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Earring design question

I have been designing earrings, mostly hollow-formed that customers
find very attractive but when they try them on the weight makes them
droop. (This also happens with earrings with stones). I have tried
adjusting the placement of the post and that works sometimes, but
just as often it does not. And I find it very tricky to figure out
just exactly where the post should go at this stage of the
fabrication, making it a pain to move it after the stone is set,
etc. I think some people just don’t have as much muscle in their
ears, or their ear-holes have stretched over the years. Is there a
product I can stock that will help to hold the earring properly on
the ear. I have tried using even the largest ear nuts, but they
don’t seem to make much of a difference. Suggestions
appreciated. Best. . … Grace

There are very inexpensive plastic discs with a hole in them that
can be put on behind the ear that do a great job of supporting heavy
earrings. Most suppliers should have them.

Daniel R. Spirer, GG
Spirer Somes Jewelers
1794 Massachusetts Ave
Cambridge, MA 02140

I have been designing earrings, mostly hollow-formed that
customers find very attractive but when they try them on the weight
makes them droop. 

Have you tried using omega clips inconjunction with your posts?
Have you tried using oversized earnuts or earnuts over rubber pads?
Have you tried pre-setting the stone and adding some sticky wax to
keep the stone in place so you can try the piece on before the stone
is permanently set? Then you can make adjustments.

Unfortunately, lots of people have thin or soft earlobes that can’t
support heavy earrings. Aside from using omega clips, large earnuts,
pads and minimizing weight, make balance a key design element.
Sometimes, depending how you distribute the weight, you can get away
with a slightly hefty earring because it doesn’t tip forward or limit
your post placement.

It’s hard to explain, but sometimes, when I have hollow backed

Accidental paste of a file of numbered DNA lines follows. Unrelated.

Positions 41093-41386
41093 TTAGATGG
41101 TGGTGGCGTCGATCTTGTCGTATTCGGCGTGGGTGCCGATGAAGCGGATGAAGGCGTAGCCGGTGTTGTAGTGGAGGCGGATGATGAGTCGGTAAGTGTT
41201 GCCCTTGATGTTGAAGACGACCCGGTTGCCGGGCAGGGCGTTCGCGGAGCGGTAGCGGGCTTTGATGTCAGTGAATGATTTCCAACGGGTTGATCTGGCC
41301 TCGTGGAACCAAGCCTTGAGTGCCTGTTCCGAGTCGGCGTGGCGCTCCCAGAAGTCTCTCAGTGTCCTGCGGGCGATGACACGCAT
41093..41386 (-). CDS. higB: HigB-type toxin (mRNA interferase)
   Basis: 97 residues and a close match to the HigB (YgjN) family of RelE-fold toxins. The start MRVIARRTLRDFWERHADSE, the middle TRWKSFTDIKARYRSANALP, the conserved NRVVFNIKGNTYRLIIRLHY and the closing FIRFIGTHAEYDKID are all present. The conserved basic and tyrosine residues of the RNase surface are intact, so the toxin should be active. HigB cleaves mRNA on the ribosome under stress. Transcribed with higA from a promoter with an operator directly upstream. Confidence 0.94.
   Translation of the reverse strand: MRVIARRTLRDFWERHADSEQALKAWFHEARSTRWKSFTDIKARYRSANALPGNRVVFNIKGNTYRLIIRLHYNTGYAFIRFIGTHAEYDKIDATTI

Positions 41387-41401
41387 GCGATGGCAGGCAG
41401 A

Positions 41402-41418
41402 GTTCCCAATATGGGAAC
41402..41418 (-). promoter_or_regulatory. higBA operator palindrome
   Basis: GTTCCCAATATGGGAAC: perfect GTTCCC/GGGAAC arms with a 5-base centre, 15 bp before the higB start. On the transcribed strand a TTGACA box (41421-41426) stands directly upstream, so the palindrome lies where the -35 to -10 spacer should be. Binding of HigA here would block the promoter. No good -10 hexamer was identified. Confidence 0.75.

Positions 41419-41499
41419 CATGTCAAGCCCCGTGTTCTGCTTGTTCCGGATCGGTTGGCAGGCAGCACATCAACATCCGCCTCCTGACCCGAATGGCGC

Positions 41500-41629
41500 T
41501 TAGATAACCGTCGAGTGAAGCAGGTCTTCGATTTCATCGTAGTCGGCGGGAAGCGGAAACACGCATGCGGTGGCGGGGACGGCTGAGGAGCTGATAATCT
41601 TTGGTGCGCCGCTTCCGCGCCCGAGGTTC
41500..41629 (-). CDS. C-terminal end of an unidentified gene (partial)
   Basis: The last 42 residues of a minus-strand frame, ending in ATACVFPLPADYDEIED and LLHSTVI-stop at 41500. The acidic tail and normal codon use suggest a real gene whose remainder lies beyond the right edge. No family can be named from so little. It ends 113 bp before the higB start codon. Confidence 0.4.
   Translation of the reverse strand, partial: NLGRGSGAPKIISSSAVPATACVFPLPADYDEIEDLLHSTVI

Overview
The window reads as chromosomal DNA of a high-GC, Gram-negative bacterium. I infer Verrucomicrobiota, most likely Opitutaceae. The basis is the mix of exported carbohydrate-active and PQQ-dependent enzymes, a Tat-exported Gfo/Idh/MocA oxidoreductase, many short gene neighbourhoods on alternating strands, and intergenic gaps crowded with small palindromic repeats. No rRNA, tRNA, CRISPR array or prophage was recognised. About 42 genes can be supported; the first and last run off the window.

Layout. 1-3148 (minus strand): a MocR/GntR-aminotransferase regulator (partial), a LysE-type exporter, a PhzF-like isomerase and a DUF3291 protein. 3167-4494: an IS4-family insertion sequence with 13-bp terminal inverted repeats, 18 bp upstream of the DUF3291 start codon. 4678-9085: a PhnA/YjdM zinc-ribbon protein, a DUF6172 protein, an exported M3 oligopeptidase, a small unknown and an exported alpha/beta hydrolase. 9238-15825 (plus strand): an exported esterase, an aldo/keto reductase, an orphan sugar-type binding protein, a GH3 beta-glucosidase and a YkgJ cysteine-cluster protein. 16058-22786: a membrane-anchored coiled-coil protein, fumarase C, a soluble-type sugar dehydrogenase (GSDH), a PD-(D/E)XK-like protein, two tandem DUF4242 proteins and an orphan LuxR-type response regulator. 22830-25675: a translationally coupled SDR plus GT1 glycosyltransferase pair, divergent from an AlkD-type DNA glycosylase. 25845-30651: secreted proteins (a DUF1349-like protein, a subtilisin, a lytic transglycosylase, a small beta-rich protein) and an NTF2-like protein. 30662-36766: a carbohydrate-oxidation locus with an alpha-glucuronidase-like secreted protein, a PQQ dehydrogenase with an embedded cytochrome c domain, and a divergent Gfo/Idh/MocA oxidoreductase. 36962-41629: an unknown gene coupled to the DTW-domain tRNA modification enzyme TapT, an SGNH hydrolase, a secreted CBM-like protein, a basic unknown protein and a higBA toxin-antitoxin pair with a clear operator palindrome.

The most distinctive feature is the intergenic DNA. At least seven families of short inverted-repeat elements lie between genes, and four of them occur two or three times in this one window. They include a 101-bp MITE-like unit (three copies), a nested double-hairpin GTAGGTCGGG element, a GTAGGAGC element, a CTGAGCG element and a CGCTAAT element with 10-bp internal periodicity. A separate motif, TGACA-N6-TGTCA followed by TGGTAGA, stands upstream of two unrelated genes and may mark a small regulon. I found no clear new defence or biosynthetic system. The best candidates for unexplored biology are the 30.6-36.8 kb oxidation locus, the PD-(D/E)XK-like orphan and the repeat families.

earring, I’ll attach a .8 to .85mm thick wire to an inner wall or
surface that allows me to run the wire parallel to the front face of
the earring and then bend it up (not a super harsh 90 degrees with
plier nicks, but a smooth bend) at the proper location. I cut the
wire, but still leave it a bit long. I round off the end so it can
be safely tried on. If after trying the earring on, the post
placement isn’t correct, I adjust the bend location and swing the
lower arm of the wire laterally as needed. By not making any cuts
in the wire, I can make adjustments.

Donna Shimazu

Both Stuller and Rochester findings carry an ear nut with a a small
tab of wire attached. The idea is it provides amore support for
those ear lobes- can’t say so myself as I have noted but not tried
them. Ladies who are attracted to higher style earrings do often
have stretched holes, don’t they?

Brian Charles
Brian Charles Jewelry
5001 transit Road
Williamsville NY 14221

It’s the angle of the post on the earring. The angle must be more
acute on the top side on a flat backed earring, so it hangs at 90,
or separate the post from the earring, like on a chain, so it hangs
with the gravitational force of plumb, but i’m probably wrong,dp

Grace, The first earrings I made were for a special order. The lady
had purchased one of my concho belts and wanted earrings to match.
The conchos are 1-3/4 inches in diameter and are cast. She wanted
earrings the same size. I thinned the waxes as much as possible but
the casting were still heavy for earrings. A friend recommended
using sterling omega ear clips along with earring posts. They act as
a clip along with the ear post. They are a little difficult to
solder to the earrings. Worked out fine.

Rio Grande has them shown on page 566 of the August catalog. Item e
thru g. No connection to Rio Grande. It just a way to show you what
I am talking about.

Your Orchid Friend,
Lee Epperson

I have been designing earrings, mostly hollow-formed that
customers find very attractive but when they try them on the weight
makes them droop. 

Grace, have you ever thought of using a loop (wire) that goes up
around behind the ear and just over its top (right next to the
skull), so that you need not use the hole in the ear at all.
Another type I’ve seen uses a heavier wire (attached to the earring)
which arches like “C” and just fits into the lower hollow of the ear
itself, again, bypassing the pierced part of the ear altogether. It
doesn’t sound terribly stable, but at least one person whom I saw
wearing them said they are great and do not fall off.

I keep meaning to try making some of these myself (because I also
make heavier earring) but have never gotten around to it. Does
anyone out there have any patterns or comments on these type of
earring findings?

Judy Bjorkman


I think the problem lies in the shape. Have you tried adding a flat
piece to the back of the earring, side to side, paralel (sp?) to the
earlob, then adding the post to it? The concave shape tends to
displace the point of balance on the earring, causing it to move
back towards the neck. When you add the flat piece to the back you
eliminate this problem to a degree, moving the point of balance to a
better location.

If this does not make sense please contact me off list at and I will try to send you a sketch.

Hope it helps,

Vera Battemarco